Now that 40 years have passed since he first arrived at the top of the Jamaican music charts, it can be easy to forget what a popular and artistically influential singer Derrick Morgan was from the 1950s into the 1970s. There was a moment in 1960 when Morgan's recordings actually held the top seven places on the pop charts; more impressively, though, he managed to change and develop with the music, dominating the music scene throughout the ska, rocksteady and early reggae periods. Derrick: Top the Pop documents his work during the music's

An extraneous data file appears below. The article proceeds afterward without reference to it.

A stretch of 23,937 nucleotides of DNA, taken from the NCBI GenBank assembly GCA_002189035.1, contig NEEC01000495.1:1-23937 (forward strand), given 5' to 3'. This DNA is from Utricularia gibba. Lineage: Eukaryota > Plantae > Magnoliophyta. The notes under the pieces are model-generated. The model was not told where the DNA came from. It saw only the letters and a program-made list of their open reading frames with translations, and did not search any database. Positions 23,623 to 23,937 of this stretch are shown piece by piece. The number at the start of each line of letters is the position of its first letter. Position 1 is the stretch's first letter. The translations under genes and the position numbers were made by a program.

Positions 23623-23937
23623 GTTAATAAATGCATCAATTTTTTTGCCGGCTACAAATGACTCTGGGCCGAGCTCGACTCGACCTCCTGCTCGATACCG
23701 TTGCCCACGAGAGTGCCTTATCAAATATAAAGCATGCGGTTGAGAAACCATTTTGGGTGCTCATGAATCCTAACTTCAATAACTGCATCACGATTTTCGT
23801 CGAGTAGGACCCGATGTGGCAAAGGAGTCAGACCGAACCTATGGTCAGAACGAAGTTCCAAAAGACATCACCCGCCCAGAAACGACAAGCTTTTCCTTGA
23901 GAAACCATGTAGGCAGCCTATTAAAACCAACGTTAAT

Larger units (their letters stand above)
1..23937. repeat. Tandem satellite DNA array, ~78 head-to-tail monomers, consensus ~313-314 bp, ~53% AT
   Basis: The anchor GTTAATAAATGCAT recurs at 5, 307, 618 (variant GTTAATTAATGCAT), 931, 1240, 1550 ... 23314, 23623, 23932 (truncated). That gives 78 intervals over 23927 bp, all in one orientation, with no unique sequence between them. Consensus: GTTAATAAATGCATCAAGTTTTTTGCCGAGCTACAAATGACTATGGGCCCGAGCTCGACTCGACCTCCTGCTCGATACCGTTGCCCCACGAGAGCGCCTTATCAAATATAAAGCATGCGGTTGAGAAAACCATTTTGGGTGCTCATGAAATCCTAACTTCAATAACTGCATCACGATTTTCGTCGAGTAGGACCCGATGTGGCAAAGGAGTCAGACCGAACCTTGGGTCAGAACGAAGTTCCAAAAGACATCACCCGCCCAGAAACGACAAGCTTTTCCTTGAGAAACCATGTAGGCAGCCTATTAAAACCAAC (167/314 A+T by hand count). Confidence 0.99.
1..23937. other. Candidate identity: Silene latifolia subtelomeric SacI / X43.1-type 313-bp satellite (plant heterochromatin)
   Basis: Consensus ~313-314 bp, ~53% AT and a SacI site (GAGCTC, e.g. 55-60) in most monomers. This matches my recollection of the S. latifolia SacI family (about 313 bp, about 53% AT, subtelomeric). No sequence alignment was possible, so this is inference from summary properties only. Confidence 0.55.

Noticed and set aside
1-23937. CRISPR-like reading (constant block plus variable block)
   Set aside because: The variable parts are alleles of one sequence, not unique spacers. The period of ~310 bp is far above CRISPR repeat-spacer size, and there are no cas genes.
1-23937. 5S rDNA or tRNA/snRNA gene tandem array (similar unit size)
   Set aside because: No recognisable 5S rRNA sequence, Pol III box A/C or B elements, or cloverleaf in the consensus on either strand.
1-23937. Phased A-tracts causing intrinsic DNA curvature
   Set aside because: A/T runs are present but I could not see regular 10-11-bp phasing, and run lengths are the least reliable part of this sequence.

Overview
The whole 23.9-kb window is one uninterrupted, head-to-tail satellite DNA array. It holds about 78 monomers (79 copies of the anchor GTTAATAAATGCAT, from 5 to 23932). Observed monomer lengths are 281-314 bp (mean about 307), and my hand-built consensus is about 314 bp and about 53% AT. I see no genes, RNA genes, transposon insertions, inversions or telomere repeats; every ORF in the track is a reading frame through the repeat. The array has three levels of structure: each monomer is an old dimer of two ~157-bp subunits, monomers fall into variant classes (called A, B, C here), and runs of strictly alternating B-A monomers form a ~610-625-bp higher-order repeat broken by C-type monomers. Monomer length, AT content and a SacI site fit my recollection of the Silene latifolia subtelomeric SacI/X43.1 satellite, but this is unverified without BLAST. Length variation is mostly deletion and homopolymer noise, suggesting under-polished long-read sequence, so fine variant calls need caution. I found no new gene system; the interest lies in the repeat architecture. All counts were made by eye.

transitional period, as the galloping backbeat of ska was stretching out into the more elastic and deliberate rock steady rhythm that would dominate until it slowed down even further into what would soon be called reggae. As was often the case with performers of the time, he drew quite a bit of his repertoire from American R&B hits of the day; note, for example, his brilliant renditions of Leiber & Stoller's "Stand By Me" and Doc Pomus' "My First Taste of Love." He teams up beautifully with Pauline Watson on "Give You My Love," lopes coolly over the chugging rocksteady beat on "Send Me Some Loving," and steals Lee "Scratch" Perry's "People Funny Boy" rhythm for "Hard Time." The sound quality varies from lousy to fair throughout, but the musical quality shines through undeniably and consistently.